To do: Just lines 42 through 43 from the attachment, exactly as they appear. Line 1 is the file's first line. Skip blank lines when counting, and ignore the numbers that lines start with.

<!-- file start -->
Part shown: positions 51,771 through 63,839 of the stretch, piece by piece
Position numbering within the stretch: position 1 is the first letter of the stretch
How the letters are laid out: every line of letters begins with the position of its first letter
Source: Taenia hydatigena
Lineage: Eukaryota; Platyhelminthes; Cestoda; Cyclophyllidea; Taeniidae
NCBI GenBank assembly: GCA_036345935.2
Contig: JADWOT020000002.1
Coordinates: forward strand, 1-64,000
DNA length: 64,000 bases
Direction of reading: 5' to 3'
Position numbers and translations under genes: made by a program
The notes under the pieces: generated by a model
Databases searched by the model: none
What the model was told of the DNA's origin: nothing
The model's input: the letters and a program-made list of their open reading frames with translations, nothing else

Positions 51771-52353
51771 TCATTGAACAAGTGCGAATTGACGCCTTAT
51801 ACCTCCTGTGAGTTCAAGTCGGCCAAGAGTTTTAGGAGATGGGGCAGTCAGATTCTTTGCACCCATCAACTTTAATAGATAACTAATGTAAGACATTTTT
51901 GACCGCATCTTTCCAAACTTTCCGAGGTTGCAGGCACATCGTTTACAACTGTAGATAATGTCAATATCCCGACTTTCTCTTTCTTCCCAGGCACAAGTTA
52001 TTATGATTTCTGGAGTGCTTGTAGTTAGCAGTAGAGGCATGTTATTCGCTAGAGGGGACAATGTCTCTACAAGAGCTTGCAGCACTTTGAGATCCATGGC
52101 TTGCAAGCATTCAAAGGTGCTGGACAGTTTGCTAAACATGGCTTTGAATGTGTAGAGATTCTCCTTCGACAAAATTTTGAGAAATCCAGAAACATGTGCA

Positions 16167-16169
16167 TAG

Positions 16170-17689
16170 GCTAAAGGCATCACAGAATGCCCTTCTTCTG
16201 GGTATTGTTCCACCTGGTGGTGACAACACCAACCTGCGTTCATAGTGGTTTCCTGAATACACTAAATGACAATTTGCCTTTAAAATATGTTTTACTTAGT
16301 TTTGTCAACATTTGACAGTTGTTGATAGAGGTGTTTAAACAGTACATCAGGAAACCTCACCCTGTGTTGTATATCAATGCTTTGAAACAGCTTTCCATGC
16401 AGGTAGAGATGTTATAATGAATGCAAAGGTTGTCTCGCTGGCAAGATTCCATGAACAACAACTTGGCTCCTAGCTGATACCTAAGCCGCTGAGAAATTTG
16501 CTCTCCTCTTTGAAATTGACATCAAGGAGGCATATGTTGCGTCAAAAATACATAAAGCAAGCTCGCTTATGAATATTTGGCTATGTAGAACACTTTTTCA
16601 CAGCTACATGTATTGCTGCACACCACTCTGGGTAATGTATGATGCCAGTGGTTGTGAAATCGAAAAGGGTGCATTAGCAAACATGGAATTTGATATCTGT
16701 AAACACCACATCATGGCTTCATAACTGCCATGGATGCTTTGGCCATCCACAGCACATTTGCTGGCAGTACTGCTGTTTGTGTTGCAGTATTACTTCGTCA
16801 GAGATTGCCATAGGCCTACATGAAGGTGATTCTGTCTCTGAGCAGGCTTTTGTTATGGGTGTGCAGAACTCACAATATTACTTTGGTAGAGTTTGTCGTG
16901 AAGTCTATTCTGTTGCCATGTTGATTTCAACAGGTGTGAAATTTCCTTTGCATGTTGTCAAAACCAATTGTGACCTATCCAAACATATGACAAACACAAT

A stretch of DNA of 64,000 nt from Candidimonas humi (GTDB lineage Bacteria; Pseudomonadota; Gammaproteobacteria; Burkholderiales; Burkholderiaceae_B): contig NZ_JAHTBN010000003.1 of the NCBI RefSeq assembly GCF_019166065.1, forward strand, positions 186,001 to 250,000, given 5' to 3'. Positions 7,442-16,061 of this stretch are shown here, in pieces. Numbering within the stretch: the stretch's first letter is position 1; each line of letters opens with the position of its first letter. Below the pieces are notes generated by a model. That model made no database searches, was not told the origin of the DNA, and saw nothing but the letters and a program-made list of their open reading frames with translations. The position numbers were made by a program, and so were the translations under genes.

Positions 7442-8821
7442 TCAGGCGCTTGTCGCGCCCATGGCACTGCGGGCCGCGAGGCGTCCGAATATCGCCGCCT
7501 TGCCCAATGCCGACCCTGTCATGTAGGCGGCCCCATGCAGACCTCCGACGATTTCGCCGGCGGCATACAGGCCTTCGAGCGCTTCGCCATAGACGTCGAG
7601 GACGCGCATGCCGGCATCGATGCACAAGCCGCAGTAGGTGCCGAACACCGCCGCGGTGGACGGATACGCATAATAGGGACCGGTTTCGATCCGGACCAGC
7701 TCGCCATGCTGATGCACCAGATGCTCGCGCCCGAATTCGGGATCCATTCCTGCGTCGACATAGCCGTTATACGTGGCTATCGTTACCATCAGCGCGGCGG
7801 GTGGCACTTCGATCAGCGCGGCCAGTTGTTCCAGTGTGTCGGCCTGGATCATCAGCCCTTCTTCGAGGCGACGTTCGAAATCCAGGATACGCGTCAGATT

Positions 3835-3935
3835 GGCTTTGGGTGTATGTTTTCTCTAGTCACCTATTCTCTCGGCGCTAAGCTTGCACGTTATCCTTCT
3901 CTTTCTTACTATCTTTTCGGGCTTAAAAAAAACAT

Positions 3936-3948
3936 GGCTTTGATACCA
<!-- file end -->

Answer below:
3835 GGCTTTGGGTGTATGTTTTCTCTAGTCACCTATTCTCTCGGCGCTAAGCTTGCACGTTATCCTTCT
3901 CTTTCTTACTATCTTTTCGGGCTTAAAAAAAACAT